9. Then you can use the HTML elements just as you would in a regular web page, but with the addition of the namespace you declared: Go to Help page When you use a page with code in your application, the user can click the link and open a Mozilla browser to the requested page or item. 3.12.3.2. Simple XLinks You can also tap into the more sophisticated XML capabilities in Mozilla by trying a simple XLink. Again, the correct namespace is required: Then you define your link as follows: c.xml The element here is link, the type is simple, and the locator is href. 3.13. Building the Application Shell
  10. Now that the main XUL widgets and some crucial concepts like the box model have been described, you can bring things together and create an application shell, a user interface that isn't (yet) hooked up to application code, but which can be re-used for different applications. The XUL in Example 3-22 extends the xFly application work you've already done in Chapter 2. It defines the interface for a viewer that will let you browse the examples in this book, giving xFly a measure of introspection. Examine the code closely in Example 3-22 to give yourself a feel for how the elements in the UI interact with each other to form something that is greater than the sum of its parts. Look particularly at how box elements are used such as vbox, hbox, tabbox, and statusbar. Example 3-22. xFly application main workspace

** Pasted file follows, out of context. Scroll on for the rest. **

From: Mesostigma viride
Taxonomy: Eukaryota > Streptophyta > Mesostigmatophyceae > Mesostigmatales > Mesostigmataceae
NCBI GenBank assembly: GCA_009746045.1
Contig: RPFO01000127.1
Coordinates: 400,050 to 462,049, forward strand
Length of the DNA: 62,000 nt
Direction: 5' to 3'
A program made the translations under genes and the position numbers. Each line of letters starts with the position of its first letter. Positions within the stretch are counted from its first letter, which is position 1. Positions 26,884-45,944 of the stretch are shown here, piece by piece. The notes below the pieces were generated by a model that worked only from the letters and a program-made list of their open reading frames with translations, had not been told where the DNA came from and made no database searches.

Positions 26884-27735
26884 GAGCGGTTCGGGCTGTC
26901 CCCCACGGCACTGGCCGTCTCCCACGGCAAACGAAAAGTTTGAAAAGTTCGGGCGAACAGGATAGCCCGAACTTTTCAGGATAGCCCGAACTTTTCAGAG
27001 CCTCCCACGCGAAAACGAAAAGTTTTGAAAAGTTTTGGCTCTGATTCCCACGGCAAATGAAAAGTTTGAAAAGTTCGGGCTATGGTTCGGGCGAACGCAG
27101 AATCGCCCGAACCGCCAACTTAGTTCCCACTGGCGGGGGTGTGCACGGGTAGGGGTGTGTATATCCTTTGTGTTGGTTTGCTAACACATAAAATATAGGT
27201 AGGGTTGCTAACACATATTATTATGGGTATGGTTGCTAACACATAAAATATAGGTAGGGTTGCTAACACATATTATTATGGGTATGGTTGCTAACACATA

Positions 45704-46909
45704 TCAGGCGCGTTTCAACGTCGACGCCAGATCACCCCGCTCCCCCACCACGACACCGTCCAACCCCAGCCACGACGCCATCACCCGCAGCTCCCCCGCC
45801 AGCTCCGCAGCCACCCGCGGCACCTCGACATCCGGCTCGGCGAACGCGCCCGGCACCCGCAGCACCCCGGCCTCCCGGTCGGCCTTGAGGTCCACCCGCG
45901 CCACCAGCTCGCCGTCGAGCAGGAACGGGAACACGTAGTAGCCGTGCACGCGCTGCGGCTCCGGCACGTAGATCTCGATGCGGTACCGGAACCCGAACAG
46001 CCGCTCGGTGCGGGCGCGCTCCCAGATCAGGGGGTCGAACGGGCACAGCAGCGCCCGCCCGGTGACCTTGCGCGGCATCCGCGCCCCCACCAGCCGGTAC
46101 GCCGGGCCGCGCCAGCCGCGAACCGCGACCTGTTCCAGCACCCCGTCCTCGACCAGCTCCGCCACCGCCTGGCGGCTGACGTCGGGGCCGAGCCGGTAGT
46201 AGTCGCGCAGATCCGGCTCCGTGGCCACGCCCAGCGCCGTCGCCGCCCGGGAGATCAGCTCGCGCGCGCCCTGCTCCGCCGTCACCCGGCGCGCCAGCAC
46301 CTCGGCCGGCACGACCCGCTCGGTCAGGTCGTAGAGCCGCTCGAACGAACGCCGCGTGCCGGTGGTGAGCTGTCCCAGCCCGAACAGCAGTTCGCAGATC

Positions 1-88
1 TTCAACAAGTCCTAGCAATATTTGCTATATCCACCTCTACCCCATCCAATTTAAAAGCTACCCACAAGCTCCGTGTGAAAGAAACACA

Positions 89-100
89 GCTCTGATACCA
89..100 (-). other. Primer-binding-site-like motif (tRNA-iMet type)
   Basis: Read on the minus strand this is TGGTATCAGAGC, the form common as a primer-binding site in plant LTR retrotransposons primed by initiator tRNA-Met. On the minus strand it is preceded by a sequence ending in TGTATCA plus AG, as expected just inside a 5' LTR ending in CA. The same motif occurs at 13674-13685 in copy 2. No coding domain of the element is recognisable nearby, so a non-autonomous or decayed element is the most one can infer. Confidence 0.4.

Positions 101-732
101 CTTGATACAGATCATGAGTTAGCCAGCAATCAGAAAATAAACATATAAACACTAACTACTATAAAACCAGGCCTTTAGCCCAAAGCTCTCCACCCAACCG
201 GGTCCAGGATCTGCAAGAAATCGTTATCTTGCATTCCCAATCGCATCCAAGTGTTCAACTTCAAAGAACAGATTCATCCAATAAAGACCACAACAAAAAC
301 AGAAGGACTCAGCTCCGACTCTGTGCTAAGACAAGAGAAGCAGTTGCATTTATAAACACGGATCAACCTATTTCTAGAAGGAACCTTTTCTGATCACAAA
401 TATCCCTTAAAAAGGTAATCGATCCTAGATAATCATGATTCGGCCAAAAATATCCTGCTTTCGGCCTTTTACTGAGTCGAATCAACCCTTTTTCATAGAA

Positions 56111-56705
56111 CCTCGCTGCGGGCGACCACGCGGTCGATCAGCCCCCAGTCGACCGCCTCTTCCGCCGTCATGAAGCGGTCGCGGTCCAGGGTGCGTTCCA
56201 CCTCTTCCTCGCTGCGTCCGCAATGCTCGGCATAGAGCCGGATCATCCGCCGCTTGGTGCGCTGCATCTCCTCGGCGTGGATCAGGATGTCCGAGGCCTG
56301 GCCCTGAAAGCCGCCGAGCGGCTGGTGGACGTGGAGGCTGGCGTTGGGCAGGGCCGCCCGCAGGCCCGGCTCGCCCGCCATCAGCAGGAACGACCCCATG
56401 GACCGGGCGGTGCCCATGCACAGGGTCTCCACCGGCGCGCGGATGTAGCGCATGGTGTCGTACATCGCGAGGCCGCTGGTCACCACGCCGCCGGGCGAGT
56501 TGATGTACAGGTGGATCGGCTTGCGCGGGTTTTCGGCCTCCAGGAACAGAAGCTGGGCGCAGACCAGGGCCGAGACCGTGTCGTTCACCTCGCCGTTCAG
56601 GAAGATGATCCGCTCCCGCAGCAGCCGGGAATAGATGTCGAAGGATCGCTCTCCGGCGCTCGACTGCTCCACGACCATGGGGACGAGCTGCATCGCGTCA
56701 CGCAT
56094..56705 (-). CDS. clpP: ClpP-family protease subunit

11. xmlns="http://www.mozilla.org/keymaster/gatekeeper/ there.is.only.xul" type="xfly:main" width="800" height="600" onload="onLoad( )">
  12. The main application windows consists of a menu bar, two frames, and a status bar. The menus provide access to application-level functions like closing the window, or launching an "About" window. At the bottom of the window, the status bar displays the book icon and some status messages for the application. Between the menu bar and the status bar are the two main panels: a vertical box () on the left that contains a tree for choosing examples with the xFly logo beneath it, and an into which the examples are loaded on the right. There are two tabs in the example pane, one for showing the example rendered and one for looking at the source. Figure 3-12. xFly example viewing application
  13. The code in Example 3-22 is not the final code for xFly, but it does show some important widgets used for the main layout of the application. But the layout in Example 3-22 (in which a holds the menus, a displays messages from the application, and the box model is used to layout the application display) is a very useful template for XUL applications. What remains to define is the tree structure that actually holds the various examples. In Example 3-22, the has an ID attribute that is meant to pick up content defined in an overlay. Example 3-23 shows what such an overlay would look like, but if you'd rather, you can take the content of the element in this example, define it as
  14. direct content of the in Example 3-22, and end up with the application shell shown in Figure 3-12. See the section Section 3.11 earlier in this chapter for more information about how to add content to your XUL using overlay files. Example 3-23. Example tree in the xFly application